This is my last semester, so I’m at the very end of what I need to be taking. I’m taking a seminar course [for psychology], and then I’m taking a sociology class because it’s interesting to me. I [also] work for Dr. Powell on a research lab.

How do you like seminar?

It’s kind of challenging just because you’re working in a group to come up with a project. Most of the groups are four people, [but] we’ve got three, so it’s just kind of difficult to get everyone on the same page, to get everyone to meet on time, [and] to get the work done, but it seems to be going well so far.

How do you like Dr. Powell’s lab?

I  love it. This is my second year working for her, second semester I guess, and her lab is about an emerging adult study or doing something with adolescents. Last semester I just worked in helping other students with their research- I didn’t do anything of my own. (…) This year I’m doing my own study from a previous student’s and some of her work. I have someone working for me this time. So, (…) I really enjoy it and you get the experience of what working in a research setting would be and you get her attention to help with anything else that you need.

So, what are you doing specifically in the lab?

There’s a Roanoke College student who graduated last year who did a study on emerging adults and talking, ghosting, friends with benefits, that kind of relationship. I’m doing a secondary data analysis of her study. Dr. Powell and Dr. Friedman did a study on a ghosting, so I’m taking some of their information and putting it together and running my own analysis of it: dealing with if there’s a time frame, what blocking is, if we can accurately define what “talking” really means. [Talking is] different for every person. That’s basically what I am doing this semester.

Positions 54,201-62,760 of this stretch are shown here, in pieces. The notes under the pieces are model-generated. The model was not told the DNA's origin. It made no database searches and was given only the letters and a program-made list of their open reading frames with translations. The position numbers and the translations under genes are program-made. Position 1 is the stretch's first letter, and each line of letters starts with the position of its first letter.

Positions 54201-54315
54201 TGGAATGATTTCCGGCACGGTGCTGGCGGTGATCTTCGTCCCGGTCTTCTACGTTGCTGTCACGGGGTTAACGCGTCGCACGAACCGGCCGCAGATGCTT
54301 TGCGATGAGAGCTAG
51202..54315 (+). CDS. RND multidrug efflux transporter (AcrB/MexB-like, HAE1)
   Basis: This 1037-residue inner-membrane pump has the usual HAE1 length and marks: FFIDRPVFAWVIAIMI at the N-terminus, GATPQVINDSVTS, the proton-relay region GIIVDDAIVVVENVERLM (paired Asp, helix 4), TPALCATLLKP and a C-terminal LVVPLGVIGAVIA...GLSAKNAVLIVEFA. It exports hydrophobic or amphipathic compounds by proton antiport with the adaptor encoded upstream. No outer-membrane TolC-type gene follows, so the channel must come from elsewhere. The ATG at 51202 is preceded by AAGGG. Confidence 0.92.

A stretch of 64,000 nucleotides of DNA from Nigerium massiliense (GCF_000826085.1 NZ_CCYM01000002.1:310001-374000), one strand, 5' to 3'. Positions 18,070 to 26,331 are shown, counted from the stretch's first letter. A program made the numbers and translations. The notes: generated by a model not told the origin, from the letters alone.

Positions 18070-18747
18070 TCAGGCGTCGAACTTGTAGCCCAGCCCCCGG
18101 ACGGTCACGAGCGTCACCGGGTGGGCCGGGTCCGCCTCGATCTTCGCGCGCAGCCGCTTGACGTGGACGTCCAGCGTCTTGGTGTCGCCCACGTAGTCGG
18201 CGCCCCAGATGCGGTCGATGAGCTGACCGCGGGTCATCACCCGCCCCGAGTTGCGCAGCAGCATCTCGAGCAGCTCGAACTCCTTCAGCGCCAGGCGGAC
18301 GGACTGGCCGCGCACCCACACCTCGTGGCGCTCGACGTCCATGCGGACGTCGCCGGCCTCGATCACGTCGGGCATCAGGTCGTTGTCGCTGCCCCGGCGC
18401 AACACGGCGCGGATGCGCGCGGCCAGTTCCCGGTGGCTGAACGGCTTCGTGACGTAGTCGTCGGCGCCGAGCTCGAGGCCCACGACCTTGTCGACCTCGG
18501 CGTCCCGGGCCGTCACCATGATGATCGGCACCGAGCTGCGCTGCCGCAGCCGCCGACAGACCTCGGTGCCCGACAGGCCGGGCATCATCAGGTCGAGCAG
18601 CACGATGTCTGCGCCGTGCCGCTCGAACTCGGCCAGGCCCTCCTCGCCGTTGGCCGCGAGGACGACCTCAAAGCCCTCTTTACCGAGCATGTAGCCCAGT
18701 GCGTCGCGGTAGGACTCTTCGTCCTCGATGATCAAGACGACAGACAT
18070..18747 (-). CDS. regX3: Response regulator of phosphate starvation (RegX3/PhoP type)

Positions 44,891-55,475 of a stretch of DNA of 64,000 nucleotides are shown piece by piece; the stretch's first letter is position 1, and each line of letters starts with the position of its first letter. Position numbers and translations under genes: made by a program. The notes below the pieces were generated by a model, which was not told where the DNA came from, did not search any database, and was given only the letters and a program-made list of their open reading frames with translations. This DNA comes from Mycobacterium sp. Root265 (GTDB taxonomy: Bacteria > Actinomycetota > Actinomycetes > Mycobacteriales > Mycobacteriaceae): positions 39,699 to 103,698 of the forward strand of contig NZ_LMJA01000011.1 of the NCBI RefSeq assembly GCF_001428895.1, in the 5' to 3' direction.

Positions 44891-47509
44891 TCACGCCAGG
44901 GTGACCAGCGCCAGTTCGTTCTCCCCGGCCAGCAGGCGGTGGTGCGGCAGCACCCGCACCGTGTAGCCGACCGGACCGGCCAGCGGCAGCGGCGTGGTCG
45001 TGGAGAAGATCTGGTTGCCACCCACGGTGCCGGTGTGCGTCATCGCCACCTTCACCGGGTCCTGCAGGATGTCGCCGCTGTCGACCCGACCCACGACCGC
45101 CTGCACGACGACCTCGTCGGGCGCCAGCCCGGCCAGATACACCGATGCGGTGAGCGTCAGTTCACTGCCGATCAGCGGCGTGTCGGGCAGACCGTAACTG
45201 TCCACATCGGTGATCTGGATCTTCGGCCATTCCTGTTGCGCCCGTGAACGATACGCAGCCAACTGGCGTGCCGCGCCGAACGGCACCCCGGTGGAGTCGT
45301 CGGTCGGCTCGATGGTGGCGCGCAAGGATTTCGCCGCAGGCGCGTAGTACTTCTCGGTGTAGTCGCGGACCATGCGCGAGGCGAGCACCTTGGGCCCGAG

In addition to working in the lab, you also completed an internship. Can you tell me about that?

I interned at Blue Ridge Behavioral Health Care in the Child and Family Services [Department]. I was toying with the idea of working with children and families and I wanted to intern at a place that was local enough to where I could potentially work there because I am from Salem. [Interning at Blue Ridge] was just the best option and was something I was vaguely familiar with.